I have finally made some time to write my first book review, yay!
For those of you who don’t know, I am a children’s literature advocate! I honestly think that we need to pay more attention to the books that are on the market and what our children’s interest are (please note that I am NOT a mother, I just think too often we forget about books that children/teens enjoy, and that is how rubbish like Twilight is allowed to be called ah-ma-zing. Twilight is not amazing, it is merely a teenage version of a cheap, trashy, romance novel, and I don’t care who knows). I also think that academics need to pay more attention to the themes present in children’s literature, because the themes that are present in these novels are important to the growth and development of young minds. These themes help to shape of society and broaden horizons. Books are powerful.
I wish I could say that I promise to get off my soap box, but as you have seen from my previous post about what makes “good” literature, I can’t. I want to be a part of a larger conversation about books that will help people realize that what we read is just as important as what we ingest. We are what we read!
My soap box aside, I wanted to share a review of a book series I think people would really enjoy with their children; The Mysterious Benedict Society.
I think I am a sucker for a good series. It could be because I never want to see my stories end, I always want more of my favorite characters and what will happen to them next. The Mysterious Benedict Society is no different. This series is one that young readers will enjoy as well as parents.
What is great about the books are that they make you question everything. It is not just a traditional mystery novel. It is action, adventure, mystery, friendship, mind teasers.
The reader is introduced to four extraordinary children who possess very different skills, Sticky, Reynie, Kate, and Constance. They are each chosen to be a part of a mission to stop Mr. Curtain, the villain (what kid doesn’t want to stop a bad guy?) because of their skills and their orphan status. But not only must they overcome evil, they must create their own family unit. This is a story about created family units, and how because someone is not related by birth, it doesn’t mean they can’t be family.
Author Trenton Lee Stewart is really able to relate to children and the alienation they can feel at times. Alienation from one parents, from other children, and from society. Each child faces adversity in different ways, and it through their support of one another that they are able to push past the obstacles set before them.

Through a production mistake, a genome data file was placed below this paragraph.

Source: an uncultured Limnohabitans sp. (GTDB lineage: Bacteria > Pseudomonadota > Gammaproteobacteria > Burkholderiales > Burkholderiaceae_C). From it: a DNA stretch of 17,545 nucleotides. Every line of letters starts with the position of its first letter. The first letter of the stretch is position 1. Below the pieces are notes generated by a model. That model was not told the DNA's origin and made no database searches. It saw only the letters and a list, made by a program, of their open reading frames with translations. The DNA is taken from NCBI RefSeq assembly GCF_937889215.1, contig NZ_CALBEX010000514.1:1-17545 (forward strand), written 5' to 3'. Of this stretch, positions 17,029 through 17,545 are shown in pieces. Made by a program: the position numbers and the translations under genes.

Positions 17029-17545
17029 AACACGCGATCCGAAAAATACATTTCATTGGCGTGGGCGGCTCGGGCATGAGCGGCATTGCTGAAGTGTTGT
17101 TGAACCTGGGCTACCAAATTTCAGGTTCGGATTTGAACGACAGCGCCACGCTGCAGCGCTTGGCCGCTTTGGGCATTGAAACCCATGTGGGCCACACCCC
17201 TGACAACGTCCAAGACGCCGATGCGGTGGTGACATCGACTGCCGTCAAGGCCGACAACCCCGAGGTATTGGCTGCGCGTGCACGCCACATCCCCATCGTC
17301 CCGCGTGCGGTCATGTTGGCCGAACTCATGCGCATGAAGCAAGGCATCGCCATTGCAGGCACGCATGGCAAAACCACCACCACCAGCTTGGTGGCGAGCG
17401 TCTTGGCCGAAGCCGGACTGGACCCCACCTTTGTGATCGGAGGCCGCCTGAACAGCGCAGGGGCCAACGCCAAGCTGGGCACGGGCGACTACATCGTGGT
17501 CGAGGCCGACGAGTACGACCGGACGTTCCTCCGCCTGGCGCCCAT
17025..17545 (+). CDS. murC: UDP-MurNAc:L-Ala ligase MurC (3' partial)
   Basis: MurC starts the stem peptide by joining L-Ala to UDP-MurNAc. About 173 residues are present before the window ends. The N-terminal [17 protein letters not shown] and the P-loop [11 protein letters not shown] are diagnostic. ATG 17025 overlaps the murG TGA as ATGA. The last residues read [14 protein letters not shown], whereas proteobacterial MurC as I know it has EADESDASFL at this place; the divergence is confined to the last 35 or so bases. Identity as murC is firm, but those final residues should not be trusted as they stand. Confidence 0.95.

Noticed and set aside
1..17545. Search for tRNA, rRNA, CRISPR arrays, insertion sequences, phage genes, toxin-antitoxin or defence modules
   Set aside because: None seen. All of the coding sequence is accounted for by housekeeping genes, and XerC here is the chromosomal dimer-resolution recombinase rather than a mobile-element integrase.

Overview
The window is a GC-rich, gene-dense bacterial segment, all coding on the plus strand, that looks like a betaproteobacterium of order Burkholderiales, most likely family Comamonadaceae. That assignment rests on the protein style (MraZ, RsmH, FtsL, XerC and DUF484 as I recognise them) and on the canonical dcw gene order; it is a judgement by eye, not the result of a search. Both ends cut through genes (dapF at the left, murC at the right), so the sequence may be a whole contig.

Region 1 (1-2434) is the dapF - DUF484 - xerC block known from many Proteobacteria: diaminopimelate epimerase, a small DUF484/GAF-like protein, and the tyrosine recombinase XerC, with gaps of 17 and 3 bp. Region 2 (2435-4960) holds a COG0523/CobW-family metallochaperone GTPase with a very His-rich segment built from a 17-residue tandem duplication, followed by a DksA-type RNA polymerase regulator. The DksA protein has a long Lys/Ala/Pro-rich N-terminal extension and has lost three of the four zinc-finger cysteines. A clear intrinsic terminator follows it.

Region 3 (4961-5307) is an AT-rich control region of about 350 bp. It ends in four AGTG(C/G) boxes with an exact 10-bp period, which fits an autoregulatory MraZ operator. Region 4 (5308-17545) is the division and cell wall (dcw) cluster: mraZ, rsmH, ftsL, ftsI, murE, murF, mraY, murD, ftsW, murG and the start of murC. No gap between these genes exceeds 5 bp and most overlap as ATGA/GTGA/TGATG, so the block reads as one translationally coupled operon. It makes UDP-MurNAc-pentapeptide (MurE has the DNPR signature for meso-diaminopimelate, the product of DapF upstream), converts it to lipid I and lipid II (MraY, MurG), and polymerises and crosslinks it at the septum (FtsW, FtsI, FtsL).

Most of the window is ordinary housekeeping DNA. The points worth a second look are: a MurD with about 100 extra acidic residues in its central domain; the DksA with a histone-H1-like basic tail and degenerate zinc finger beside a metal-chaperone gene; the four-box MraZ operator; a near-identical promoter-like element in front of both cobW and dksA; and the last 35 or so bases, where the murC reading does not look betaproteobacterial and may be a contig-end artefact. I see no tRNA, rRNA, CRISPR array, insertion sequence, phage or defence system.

If it already sounds appealing on a character development level, just wait, there is more! Stewart creates a series of mental tasks that the characters are faced with. They must solve puzzles, riddles, and encoded messages to complete the mission they are on. It asks the reader to stretch their imagination and question, do I know the answer to this? At points it leaves you shouting the answer to the characters in the books, at other points you feel dumbfounded when some makes the answer so apparent.
The plot pushes forward at a clipping pace and is one that makes pausing seem hard. The energy behind the story comes from the questions that are posed. Who can you trust? What is the real answer? Are four children really able to achieve the task set before them? You are rooting for Reynie, Kate, Sticky, and Constance to succeed and bring down the terrible Mr. Curtain (the villain)…or the Mr. Curtain really Mr. Benedict?
Outside of the characters and plot, this book may seem a little daunting. It is 492 pages, quite a lengthy read for most kids. I think what makes it fun is the language and the imagery that Stewart creates. Other reviews have compared Stewart to having a Roald Dalh styling to him. Like I said before, he really does understand children and this understanding of the emotions that they feel work in his favor. It transports you to a time where you felt like you weren’t in control of your own destiny, but rather being told by adults what you could and could not do.
I would say this is intended for children in grades 5 and higher, based on length alone. The first book can seem a little dark, Mr. Curtain tortures the children by tapping into their worst fears, and the central plot has to do with mind control of the populace. However, I think that it is worth the time to read it. The pages fly by and you really want to be a part of the adventure. Once you read the first book in the series you can’t stop!
If you have read it what are your thoughts? With summer coming up, I think this is a great book to put on your summer reading list!
**M for Pocket Owl Press*